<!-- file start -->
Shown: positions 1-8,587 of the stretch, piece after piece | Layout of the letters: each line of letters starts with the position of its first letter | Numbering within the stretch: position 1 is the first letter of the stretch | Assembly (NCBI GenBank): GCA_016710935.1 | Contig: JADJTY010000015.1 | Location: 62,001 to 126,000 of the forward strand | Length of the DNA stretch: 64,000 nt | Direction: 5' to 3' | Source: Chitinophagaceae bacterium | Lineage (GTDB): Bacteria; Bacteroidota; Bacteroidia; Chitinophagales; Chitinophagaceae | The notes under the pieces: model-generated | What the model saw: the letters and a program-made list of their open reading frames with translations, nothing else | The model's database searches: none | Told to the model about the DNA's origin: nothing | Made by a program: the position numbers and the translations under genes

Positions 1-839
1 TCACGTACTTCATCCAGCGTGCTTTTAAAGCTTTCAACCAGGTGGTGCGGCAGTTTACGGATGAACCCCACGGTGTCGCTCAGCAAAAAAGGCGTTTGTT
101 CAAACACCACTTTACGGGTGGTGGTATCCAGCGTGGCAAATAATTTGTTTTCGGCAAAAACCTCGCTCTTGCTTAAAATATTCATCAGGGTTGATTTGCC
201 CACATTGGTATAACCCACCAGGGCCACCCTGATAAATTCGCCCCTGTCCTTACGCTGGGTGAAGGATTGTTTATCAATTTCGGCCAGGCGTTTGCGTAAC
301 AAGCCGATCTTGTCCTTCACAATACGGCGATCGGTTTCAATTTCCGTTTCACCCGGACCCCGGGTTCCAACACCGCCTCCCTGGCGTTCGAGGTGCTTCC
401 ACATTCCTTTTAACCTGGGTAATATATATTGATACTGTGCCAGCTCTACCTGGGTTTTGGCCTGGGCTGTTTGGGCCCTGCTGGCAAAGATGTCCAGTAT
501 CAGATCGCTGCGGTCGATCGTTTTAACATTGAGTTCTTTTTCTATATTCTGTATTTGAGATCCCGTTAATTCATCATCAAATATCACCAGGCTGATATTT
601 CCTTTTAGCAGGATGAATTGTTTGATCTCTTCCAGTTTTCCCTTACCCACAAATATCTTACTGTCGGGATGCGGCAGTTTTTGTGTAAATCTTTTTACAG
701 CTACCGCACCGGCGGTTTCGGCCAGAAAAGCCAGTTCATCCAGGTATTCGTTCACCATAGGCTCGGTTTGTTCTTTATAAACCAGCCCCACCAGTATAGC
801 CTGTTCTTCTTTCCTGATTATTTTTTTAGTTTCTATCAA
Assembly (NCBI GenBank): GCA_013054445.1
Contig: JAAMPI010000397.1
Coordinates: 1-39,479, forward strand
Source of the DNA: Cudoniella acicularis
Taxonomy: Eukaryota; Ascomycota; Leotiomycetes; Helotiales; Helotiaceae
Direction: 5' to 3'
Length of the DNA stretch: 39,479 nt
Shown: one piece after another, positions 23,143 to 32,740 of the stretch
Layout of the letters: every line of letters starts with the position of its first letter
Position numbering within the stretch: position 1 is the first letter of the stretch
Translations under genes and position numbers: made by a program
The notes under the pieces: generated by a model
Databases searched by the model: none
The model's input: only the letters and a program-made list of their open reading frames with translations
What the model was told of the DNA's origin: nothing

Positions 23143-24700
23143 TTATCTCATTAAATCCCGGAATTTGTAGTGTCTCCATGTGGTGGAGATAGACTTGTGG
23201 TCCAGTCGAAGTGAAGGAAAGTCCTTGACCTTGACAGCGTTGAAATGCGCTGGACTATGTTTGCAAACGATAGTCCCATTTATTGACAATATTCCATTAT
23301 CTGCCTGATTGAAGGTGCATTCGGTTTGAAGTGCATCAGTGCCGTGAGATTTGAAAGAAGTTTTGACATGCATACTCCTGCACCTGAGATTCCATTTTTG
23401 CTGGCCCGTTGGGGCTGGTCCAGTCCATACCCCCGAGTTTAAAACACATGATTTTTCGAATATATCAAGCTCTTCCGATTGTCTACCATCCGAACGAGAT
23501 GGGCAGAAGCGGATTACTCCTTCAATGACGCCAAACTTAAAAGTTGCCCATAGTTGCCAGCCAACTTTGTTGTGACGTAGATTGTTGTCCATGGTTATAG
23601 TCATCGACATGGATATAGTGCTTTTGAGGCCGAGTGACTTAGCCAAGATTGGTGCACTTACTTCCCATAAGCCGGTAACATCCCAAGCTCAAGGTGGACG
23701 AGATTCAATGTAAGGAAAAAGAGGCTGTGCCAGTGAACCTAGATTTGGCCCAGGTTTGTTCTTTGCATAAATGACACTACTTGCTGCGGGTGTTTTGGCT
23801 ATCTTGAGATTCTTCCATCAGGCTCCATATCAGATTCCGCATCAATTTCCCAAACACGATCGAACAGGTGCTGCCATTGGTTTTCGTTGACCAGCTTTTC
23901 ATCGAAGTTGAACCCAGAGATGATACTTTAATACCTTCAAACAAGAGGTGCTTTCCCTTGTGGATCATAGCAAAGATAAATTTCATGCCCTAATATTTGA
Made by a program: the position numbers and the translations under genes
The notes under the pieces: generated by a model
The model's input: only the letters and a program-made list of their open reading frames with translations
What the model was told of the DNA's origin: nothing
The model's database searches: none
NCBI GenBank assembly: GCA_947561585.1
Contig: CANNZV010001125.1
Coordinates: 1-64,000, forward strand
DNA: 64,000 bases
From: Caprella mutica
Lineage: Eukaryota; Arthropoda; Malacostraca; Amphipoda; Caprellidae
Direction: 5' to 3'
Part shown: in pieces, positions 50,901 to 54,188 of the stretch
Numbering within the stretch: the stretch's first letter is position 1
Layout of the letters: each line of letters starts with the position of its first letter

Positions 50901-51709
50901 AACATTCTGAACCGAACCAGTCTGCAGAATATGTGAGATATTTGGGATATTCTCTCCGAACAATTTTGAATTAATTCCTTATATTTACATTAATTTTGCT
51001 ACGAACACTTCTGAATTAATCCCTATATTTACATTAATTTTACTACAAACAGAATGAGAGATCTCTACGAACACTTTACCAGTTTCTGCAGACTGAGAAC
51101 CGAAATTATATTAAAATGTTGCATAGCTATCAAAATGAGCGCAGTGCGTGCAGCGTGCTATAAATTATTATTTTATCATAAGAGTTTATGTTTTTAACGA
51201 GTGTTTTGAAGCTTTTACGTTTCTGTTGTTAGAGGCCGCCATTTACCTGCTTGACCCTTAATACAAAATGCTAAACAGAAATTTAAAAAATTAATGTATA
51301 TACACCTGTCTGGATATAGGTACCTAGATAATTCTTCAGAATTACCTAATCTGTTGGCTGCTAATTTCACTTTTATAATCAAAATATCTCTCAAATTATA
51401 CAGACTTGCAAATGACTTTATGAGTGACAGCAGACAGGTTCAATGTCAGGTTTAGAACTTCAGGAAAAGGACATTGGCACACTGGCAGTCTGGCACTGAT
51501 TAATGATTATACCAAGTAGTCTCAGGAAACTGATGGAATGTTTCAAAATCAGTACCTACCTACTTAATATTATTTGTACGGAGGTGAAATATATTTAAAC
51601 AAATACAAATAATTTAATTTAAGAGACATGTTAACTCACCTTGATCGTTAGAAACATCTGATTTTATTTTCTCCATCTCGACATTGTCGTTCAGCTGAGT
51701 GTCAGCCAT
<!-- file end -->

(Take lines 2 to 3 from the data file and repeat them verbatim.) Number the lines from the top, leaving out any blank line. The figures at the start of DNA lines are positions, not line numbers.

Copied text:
Positions 1-839
1 TCACGTACTTCATCCAGCGTGCTTTTAAAGCTTTCAACCAGGTGGTGCGGCAGTTTACGGATGAACCCCACGGTGTCGCTCAGCAAAAAAGGCGTTTGTT